.

Here, gathered in our beloved South Dakota, are a few members of our Williamson / Mattson Clan. Charles and Luella are to be blamed (be kind, they didn't know what they were doing). We're generally a happy bunch and somewhat intelligent (notwithstanding our tenous grasp on reality). I'm also proud to say that most of us still have our teeth.

Wednesday, April 11, 2012

Sir George Yeardley. Governor of Colonial Virginia. (Williamson Line)



From the Fortress of Solitude
Pleasant Grove

Hello Williamsons,
Today we meet our 9th Great Grandparents, Governor George Yeardley and his wife Temperance Flowerdew (you've got to love that name!).

We begin with the Relationship Chart:

Relationship Chart

Governor George Yeardley (1588 - 1627) and Temperance Flowerdew
your 9th great grandparents
Daughter of Governor George
Daughter of Elizabeth
Son of Mary
Son of John
Daughter of John
Son of Susanna
Son of Mathew
Son of George Matthew
to
to their children
Ima Della, Vinnie, Inez, Lillie Ethel, Josie Elvery, Emmett, Walter, Charles, Maurice
to
Us

t
Creating a reputation as a leader and dedicated proponent of the successful colonization in Virginia, George Yeardley served the fledgling colony as Deputy Governor (1618-1621, 1625) and also as Governor (1626-1627), and presided over the convening of the first representative legislative assembly in North America 30 July 1619. The veteran of more than one voyage across the Atlantic, his first arrival in Jamestown was aboard the "Sea Venture." The storm-plagued journey was the basis of Shakespeare's "The Tempest," and while they left England in 1609, they were shipwrecked off Bermuda, and did not reach Jamestown until 1610.

By the time of Yeardley's arrival in Jamestown, his future wife had already beaten him to it. Temperance Flowerdew arrived in Jamestown aboard the "Falcon" in 1609, and is one of the few to survive the difficult "Starving Time" the following winter. Her family name survives in Flowerdew Hundred, one of the original "hundreds" along the James River, and the site of the first windmill on what would become American soil. Today Flowerdew Hundred is open to the public, and has a museum which contains a medallion belonging to Sir George Yeardley.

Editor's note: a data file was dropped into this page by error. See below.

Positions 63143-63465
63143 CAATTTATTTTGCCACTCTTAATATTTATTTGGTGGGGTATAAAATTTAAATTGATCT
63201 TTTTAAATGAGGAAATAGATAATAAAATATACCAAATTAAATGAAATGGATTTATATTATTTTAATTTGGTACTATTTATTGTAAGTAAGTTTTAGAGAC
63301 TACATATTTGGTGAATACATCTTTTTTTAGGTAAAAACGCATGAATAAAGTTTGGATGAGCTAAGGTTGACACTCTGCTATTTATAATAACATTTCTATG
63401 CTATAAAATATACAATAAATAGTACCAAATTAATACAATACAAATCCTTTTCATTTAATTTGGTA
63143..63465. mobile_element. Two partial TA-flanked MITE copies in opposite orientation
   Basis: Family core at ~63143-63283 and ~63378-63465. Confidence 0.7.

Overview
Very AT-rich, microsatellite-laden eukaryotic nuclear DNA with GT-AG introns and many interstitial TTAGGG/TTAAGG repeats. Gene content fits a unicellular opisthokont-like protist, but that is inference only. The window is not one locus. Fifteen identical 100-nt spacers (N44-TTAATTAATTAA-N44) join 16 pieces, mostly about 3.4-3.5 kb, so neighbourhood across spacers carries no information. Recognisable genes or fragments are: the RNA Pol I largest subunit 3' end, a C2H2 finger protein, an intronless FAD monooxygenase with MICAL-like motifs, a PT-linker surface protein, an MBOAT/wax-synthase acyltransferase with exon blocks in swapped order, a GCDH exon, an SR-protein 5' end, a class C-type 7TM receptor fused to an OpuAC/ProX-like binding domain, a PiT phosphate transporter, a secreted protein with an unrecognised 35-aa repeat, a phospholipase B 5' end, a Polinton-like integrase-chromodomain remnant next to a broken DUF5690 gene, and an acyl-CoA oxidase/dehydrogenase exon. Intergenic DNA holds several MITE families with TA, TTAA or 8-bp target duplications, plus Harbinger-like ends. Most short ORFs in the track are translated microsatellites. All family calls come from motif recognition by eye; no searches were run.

His connection to the Eastern Shore of Virginia began at least as early as 1620. That year, land there was given to Sir George Yeardley through Thomas Savage from Debedeavon, "The Laughing King." Capt. John Smith wrote that Sir George Yeardley with his company went to Accomack to his new plantation and stayed there for 6 weeks in the summer of 1620. At the time of his death, he owned 3700 acres on the Eastern Shore alone.

Yeardley was designated Deputy Governor in 1616 when Sir Thomas Dale, appointed Governor, returned to England. He returned to England late in 1617 and stayed there until he was appointed to replace Samuel Argoll as Governor and Captain-General of Virginia 18 November 1618. He was knighted 22 Nov 1618 at Newmarket, and he and wife Temperance sailed aboard the "George" 10 January 1619, arriving 19 April 1619 in Jamestown. Declining a second term, he remained in Virginia as a member of Council and served as Deputy Governor in 1625 when Wyatt returned to England. However, Yeardley was commissioned as Governor once again 4 March 1616/7. He died 13 Nov 1627 and was buried at Jamestown. Visitors today to Jamestown Island can see what is acknowledged to be his tomb in the chancel area of the Memorial Church.

His will mentioned his house in James City, his lands and houses within the island of James City and his thousand acres of land at Stanley in Warwicke River, and he owned 3700 acres on the Eastern Shore. By the time his will was written, he had already sold Flowerdew Hundred to Capt. Abraham Piersey.

No comments:

Post a Comment